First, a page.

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PL/SQL Error in MS SQL Server

I'm just getting my feet wet with PL/SQL in the MS SQL Server enviroment and have been strapped for figuring out why I can't get any PL/SQL scripts to run.

I have a table named Clients with numerous fields but one named clientID and in learning have generated the following PL/SQL script from a few tutorials I've flipped through.

DECLARE
      CURSOR c1 IS
            SELECT * FROM Clients;
Begin
  For rec In c1 Loop
      IF rec.clientID = '500' THEN
            dbms_output.put(rec.clientID);
    END IF;
  End Loop;
End;

From everything I've read thus far it should work and output 500 for as many clientID's that exist with the clientID of 500....

This is the error I get.


Msg 156, Level 15, State 1, Line 2
Incorrect syntax near the keyword 'CURSOR'.
Msg 156, Level 15, State 1, Line 5
Incorrect syntax near the keyword 'For'.
Msg 156, Level 15, State 1, Line 6
Incorrect syntax near the keyword 'THEN'.

I've even tried to dumb it down to:


DECLARE
      a := '500';
Begin
  SELECT * FROM Clients WHERE clientID = a;
End

Which still does not execute, even when defining it with VARChAR or another datatype and := '500' it throws a "VARCHAR is not a defined CURSOR" or something like that... with the a := '500' PL/SQL script I get the following:

Msg 170, Level 15, State 1, Line 3
Line 3: Incorrect syntax near ':'.


I'm just trying to learn PL/SQL in this enviroment before I actually have to start using it @ my current job.  Any help will be greatly appreciated.


Thanks,
~Aqua
0
Andrew Beers
Asked:
Andrew Beers
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2 Solutions
 
Aneesh RetnakaranDatabase AdministratorCommented:
here is the partial code
DECLARE c1 CURSOR  FOR
          SELECT * FROM Clients;
FETCH NEXT FROM C1 into @var1,@Var2
WHILE @@FETCH_STATUS = 0
Begin

--      IF rec.clientID = '500' THEN
--           dbms_output.put(rec.clientID);

FETCH NEXT FROM C1 into @var1,@Var2
End;
0
 
Andrew BeersAuthor Commented:
This is what I get with exactly what you posted.

Msg 137, Level 15, State 1, Line 4
Must declare the variable '@var1'.
Msg 137, Level 15, State 1, Line 11
Must declare the variable '@var1'.

Do I have to define var1 and var2?
0
 
Aneesh RetnakaranDatabase AdministratorCommented:
Sorry,
How many fields are there in Clients table, You need to declare so many variables of the same type and length , before e the cursor delcaration

For eg:
 if you have 2 fields ClientID (int )and name (varchar(32)) then the code should be like

DECLARE @ClientID int
DECLARE @name varchar(32)

DECLARE c1 CURSOR  FOR
          SELECT * FROM Clients;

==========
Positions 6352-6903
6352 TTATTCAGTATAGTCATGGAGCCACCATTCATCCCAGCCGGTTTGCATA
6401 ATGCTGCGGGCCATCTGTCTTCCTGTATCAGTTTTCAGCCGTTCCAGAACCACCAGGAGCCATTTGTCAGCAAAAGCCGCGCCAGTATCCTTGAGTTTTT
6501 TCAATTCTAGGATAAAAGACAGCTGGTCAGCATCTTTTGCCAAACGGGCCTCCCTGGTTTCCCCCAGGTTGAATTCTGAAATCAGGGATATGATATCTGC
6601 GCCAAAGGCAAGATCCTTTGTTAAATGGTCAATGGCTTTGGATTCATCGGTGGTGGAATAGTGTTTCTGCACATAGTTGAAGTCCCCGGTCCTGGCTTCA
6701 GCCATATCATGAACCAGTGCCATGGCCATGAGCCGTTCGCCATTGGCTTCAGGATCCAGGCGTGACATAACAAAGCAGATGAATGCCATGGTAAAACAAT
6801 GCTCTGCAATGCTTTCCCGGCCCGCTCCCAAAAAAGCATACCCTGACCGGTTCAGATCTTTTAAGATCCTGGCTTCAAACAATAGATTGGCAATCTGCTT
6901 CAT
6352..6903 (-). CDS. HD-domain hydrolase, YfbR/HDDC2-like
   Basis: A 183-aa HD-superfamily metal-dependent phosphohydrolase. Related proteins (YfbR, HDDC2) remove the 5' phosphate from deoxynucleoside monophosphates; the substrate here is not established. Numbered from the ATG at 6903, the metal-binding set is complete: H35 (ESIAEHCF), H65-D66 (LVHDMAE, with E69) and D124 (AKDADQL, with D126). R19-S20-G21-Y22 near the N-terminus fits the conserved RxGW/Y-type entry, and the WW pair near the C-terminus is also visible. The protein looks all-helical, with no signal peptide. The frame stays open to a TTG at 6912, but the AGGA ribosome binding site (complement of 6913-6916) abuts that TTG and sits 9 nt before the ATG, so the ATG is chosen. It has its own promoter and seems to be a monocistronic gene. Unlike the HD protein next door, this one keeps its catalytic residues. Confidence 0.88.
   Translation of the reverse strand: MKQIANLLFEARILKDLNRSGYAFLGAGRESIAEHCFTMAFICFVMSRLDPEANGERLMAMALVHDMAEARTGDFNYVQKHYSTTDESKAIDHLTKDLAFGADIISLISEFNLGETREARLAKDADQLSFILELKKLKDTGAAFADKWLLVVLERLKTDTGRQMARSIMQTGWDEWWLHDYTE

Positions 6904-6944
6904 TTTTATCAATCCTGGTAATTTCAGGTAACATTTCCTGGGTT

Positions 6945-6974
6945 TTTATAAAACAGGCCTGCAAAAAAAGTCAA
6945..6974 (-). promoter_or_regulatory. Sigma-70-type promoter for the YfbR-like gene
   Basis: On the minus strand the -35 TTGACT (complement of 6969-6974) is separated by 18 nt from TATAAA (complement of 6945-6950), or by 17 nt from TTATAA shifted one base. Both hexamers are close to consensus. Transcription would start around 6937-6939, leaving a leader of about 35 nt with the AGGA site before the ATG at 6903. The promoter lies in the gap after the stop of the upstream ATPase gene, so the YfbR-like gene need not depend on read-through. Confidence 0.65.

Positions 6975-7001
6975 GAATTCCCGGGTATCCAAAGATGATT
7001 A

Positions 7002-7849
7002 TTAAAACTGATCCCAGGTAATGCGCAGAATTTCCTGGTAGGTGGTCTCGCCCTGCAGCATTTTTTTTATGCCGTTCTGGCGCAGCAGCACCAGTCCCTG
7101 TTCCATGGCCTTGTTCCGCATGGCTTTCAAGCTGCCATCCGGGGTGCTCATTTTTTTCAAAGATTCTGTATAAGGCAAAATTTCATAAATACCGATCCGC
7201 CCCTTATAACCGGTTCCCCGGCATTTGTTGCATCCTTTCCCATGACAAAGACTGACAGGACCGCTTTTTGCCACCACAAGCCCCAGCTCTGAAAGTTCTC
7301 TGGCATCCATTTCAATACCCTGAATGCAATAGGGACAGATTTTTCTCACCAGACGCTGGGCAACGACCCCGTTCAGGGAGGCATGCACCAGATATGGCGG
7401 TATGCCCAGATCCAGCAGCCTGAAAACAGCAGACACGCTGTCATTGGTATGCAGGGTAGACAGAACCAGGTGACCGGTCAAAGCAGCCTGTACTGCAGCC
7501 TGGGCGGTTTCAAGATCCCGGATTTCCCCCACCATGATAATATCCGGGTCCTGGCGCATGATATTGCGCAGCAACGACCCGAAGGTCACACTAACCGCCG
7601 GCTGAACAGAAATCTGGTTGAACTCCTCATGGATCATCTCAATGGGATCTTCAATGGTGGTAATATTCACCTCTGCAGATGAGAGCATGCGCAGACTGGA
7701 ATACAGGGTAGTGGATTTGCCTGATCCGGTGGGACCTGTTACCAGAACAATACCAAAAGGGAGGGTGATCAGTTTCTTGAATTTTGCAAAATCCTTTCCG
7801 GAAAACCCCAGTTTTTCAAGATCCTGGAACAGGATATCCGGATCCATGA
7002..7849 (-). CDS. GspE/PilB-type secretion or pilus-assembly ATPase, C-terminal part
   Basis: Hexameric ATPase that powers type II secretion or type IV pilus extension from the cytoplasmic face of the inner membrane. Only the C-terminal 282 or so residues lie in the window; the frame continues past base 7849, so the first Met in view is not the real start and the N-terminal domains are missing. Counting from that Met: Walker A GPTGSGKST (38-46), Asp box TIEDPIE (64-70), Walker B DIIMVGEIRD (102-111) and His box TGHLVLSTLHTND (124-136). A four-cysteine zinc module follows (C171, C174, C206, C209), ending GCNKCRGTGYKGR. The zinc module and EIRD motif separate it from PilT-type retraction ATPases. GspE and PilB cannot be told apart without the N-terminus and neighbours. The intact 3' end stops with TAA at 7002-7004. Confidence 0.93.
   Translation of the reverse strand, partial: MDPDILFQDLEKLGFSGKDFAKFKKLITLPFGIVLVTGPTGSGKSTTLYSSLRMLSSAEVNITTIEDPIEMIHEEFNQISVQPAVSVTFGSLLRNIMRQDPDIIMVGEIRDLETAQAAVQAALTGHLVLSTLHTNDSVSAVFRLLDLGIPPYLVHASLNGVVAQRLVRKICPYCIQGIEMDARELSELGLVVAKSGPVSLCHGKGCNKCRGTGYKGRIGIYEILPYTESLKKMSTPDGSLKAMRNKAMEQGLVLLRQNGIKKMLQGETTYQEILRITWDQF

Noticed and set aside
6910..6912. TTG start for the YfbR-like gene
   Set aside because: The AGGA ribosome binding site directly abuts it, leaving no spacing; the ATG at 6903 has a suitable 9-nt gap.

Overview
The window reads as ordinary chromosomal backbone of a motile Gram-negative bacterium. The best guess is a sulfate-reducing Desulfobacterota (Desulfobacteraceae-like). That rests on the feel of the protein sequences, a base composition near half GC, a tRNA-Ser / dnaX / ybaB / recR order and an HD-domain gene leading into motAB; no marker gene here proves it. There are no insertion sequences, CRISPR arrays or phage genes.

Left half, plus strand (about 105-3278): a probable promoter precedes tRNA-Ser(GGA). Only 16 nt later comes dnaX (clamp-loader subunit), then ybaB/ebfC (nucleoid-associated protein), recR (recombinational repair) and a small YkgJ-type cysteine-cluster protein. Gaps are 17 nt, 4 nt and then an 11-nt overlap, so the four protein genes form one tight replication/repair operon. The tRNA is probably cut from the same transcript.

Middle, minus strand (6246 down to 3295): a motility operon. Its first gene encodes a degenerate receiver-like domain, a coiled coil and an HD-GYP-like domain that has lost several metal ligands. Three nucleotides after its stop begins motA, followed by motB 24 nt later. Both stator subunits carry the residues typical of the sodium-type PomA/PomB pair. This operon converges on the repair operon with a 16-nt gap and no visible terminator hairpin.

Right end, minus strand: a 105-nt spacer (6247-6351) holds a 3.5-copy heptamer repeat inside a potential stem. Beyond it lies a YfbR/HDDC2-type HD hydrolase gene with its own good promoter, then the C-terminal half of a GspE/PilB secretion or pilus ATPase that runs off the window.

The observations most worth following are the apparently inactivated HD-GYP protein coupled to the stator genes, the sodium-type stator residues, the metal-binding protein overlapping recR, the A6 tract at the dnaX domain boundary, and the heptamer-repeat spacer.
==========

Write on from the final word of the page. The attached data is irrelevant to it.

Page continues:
FETCH NEXT FROM C1 into @ClientID,@Name
WHILE @@FETCH_STATUS = 0
Begin
--      IF rec.clientID = '500' THEN           ----------- can u explain what this line is used for, i have no idea of Oracle
--           dbms_output.put(rec.clientID);

FETCH NEXT FROM C1 into @ClientID,@Name

End;
0
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LowfatspreadCommented:
MS SQL's procedural language is actually called T-SQL (TRANSACT SQL)

PL-SQL is normally understood to refer to ORACLE's procedural SQL language...

your code
    DECLARE
     CURSOR c1 IS
          SELECT * FROM Clients;
Begin
  For rec In c1 Loop
     IF rec.clientID = '500' THEN
          dbms_output.put(rec.clientID);
    END IF;
  End Loop;
End

is I'd guess ORACLE influenced...
T-SQL
doesn't use statement delimiters (;)

there is no FOR construct

you have
BEGIN
END
for codeblocks

there is a WHILE  statement  (then BEGIN END to delimit the scope (with leave) )

you also have IF   then Begin end else begin end statements
(but no end-ifs)
 
and of course the is no "forms" / screen output/input capability within T-SQL

you can either PRINT a set of variables...
or Select  ...

and return a record set...

HTH

ps...
don't forget to OPEN / CLOSE / DEALLOCATE
any cursor you use...
but in general MS SQL (T-SQL) performs quite slowly when cursors are involved so try and avoid them
whenever possible and process sets of information...





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Andrew BeersAuthor Commented:
I came from working @ US Steel as a Developer and wrote many Oracle based PL/SQL scripts so yea... it is very oracle based..  I've been trying to figure out why my oracle scripts won't run in MS SQL Server.. That explains it however... Does MS allow a way to output T-SQL information from the Proc to the screen or do you have to functionally display it works by actually executing the script and getting the correct query.

~Aqua
0
 
LowfatspreadCommented:
you use Query analyser basically when you are developing you scripts...

there is a debug mode for it...

you can see the query plans there as well...

SQL profiler can let you see the actual consequences of your stored procedure/code


you can also use OSQL and BCP to do some simple query confirmation testing..

hth

 
0
 
Andrew BeersAuthor Commented:
Thank you for the follow up.  :-)

Your help was greatly appreciated and very helpful.

~Aqua
0

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